The two primary reasons are the cost for lease space, term and conditions of the lealease and many of these structures were built as designed to build sites for various companies that cannot in any way be split, redone or changed at all in any way.

        That’s the real problem and the commercial leasing agents hands are tied by rules and regulations of the counties and the state.

    • Suzie Alcatrez says:

      Doesn’t knocking down a building and putting up a new one reset the Prop 13 tax basis?

      Those old offices were probably paying tax on 1976 valuations.

      • economicminor says:

        Only IF they were under the same ownership.. And was Prop 13 just for residential or did it include commercial.. I’m thinking only residential.

        • TCG says:

          I didn’t think prop 13 applies only to residential property, though residential property was the poster child as I understand it. People were concerned/angry about being priced out of their own homes by increased property valuations and thus greatly increased taxes over time. Especially for people on fixed income or retirees, etc, it was a huge concern with rapidly escalating property values.

          A quick Google shows it also applies to commercial property. The site may be pushing a certain viewpoint, but says, “Because homeowners move on average every ten years, and commercial property rarely, if ever, changes hands, the tax burden in California has shifted decisively onto residential property owners. Before Prop.13, residential accounted for 55% of the property tax and commercial paid 45%. Now residential shoulders 72% of the tax burden while commercial only pays 28%.”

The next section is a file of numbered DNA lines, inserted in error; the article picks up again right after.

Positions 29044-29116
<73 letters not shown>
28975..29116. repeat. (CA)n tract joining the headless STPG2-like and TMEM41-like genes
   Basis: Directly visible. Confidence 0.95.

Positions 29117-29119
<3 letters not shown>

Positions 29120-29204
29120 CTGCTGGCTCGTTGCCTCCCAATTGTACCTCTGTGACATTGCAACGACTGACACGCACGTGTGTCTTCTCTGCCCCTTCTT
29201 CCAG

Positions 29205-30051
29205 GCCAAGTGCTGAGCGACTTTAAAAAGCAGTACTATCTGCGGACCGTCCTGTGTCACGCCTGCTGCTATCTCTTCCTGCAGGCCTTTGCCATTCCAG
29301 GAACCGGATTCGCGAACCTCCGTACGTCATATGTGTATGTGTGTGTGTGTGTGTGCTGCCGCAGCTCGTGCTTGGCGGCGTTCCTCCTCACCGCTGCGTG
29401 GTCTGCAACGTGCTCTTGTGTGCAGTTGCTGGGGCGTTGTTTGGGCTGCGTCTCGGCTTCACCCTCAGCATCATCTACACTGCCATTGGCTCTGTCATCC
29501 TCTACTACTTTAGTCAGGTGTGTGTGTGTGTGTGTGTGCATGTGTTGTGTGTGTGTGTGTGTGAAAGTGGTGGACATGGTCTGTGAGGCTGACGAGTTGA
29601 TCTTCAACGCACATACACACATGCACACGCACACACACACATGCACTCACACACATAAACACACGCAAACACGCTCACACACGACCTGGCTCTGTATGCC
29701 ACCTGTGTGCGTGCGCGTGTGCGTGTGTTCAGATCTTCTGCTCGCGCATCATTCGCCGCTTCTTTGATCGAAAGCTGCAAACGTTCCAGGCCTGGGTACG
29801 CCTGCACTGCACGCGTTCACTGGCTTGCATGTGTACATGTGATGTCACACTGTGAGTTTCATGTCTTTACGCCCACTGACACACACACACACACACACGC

Commercial owners may hold onto property longer because they don’t need to sell to move for work, retirement or other personal reasons. Also, corporations don’t have the limited lifespan of people so they can hold onto property like vampires to avoid the sale of the property that would trigger a revaluation to market rate.

        • economicminor says:

          Interesting about commercial property not changing hands. I can see that with an oil refinery but what that article says is that even the strip malls and shopping centers seldom change hands.. So those who built them 30 years ago still own them and have rented/leased them out for all these years?

          And all those apartment complexes? What about depreciation? Wonder how that fits in to all this?

          Yet the newer building must be costing the owners a fortune in property taxes..

          It is all so complex isn’t it.

        • Wolf Richter says:

          Commercial also. Intel has been one of the biggest beneficiaries. Huge campus, pays almost no property taxes in terms of current dollars.

        • Suzie Alcatrez says:

          Commercial buildings are seldom sold in California. The corporation that owns the building is sold.

        • economicminor says:

          Suzie “Commercial buildings are seldom sold in California. The corporation that owns the building is sold.”

          Pretty big loophole I’d say!

    • richard McEnroe says:

      We don’t ned no steenkin’ plan! We can akways tax SOMETHING!

    • Jim Graham says:

      Gummerment folks making the decision for investors to spend money to build or not spend the money to build??

      They will either refer to the same data that the investors do – and arrive at different results – – or have endless hearings before hustling the investors into making bad moves (because they can)…

      The BANKERS should make the decision to lend or not lend – based on the info they have to look at.